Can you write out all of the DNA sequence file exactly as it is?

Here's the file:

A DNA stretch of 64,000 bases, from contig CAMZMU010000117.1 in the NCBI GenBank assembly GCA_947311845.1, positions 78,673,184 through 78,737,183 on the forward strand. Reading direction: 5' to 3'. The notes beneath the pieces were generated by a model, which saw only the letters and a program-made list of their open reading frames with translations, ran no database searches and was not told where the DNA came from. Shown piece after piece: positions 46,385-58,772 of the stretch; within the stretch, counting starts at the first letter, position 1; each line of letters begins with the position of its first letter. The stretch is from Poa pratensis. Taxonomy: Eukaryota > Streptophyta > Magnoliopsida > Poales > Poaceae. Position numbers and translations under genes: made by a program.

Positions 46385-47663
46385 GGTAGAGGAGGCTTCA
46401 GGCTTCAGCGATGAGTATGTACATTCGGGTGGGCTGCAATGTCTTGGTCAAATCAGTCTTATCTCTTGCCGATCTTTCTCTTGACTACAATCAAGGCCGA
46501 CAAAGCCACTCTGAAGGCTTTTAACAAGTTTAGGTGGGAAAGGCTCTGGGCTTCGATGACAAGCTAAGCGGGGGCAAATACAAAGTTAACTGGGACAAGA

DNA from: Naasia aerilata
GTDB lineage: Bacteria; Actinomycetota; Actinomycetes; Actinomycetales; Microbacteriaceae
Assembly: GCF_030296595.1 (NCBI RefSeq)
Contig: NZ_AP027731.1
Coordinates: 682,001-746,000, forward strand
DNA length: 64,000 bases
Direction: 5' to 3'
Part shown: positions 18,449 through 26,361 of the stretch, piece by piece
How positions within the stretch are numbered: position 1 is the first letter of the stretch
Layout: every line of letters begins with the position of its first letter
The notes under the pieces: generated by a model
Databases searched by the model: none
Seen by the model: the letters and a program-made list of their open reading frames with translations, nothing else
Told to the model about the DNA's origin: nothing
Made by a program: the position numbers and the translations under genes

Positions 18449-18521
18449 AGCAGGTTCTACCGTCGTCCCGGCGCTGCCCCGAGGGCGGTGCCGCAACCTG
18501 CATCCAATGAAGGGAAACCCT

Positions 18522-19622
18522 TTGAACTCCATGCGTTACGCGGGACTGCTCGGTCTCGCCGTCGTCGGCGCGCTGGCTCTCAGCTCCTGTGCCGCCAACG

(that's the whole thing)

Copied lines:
A DNA stretch of 64,000 bases, from contig CAMZMU010000117.1 in the NCBI GenBank assembly GCA_947311845.1, positions 78,673,184 through 78,737,183 on the forward strand. Reading direction: 5' to 3'. The notes beneath the pieces were generated by a model, which saw only the letters and a program-made list of their open reading frames with translations, ran no database searches and was not told where the DNA came from. Shown piece after piece: positions 46,385-58,772 of the stretch; within the stretch, counting starts at the first letter, position 1; each line of letters begins with the position of its first letter. The stretch is from Poa pratensis. Taxonomy: Eukaryota > Streptophyta > Magnoliopsida > Poales > Poaceae. Position numbers and translations under genes: made by a program.

Positions 46385-47663
46385 GGTAGAGGAGGCTTCA
46401 GGCTTCAGCGATGAGTATGTACATTCGGGTGGGCTGCAATGTCTTGGTCAAATCAGTCTTATCTCTTGCCGATCTTTCTCTTGACTACAATCAAGGCCGA
46501 CAAAGCCACTCTGAAGGCTTTTAACAAGTTTAGGTGGGAAAGGCTCTGGGCTTCGATGACAAGCTAAGCGGGGGCAAATACAAAGTTAACTGGGACAAGA

DNA from: Naasia aerilata
GTDB lineage: Bacteria; Actinomycetota; Actinomycetes; Actinomycetales; Microbacteriaceae
Assembly: GCF_030296595.1 (NCBI RefSeq)
Contig: NZ_AP027731.1
Coordinates: 682,001-746,000, forward strand
DNA length: 64,000 bases
Direction: 5' to 3'
Part shown: positions 18,449 through 26,361 of the stretch, piece by piece
How positions within the stretch are numbered: position 1 is the first letter of the stretch
Layout: every line of letters begins with the position of its first letter
The notes under the pieces: generated by a model
Databases searched by the model: none
Seen by the model: the letters and a program-made list of their open reading frames with translations, nothing else
Told to the model about the DNA's origin: nothing
Made by a program: the position numbers and the translations under genes

Positions 18449-18521
18449 AGCAGGTTCTACCGTCGTCCCGGCGCTGCCCCGAGGGCGGTGCCGCAACCTG
18501 CATCCAATGAAGGGAAACCCT

Positions 18522-19622
18522 TTGAACTCCATGCGTTACGCGGGACTGCTCGGTCTCGCCGTCGTCGGCGCGCTGGCTCTCAGCTCCTGTGCCGCCAACG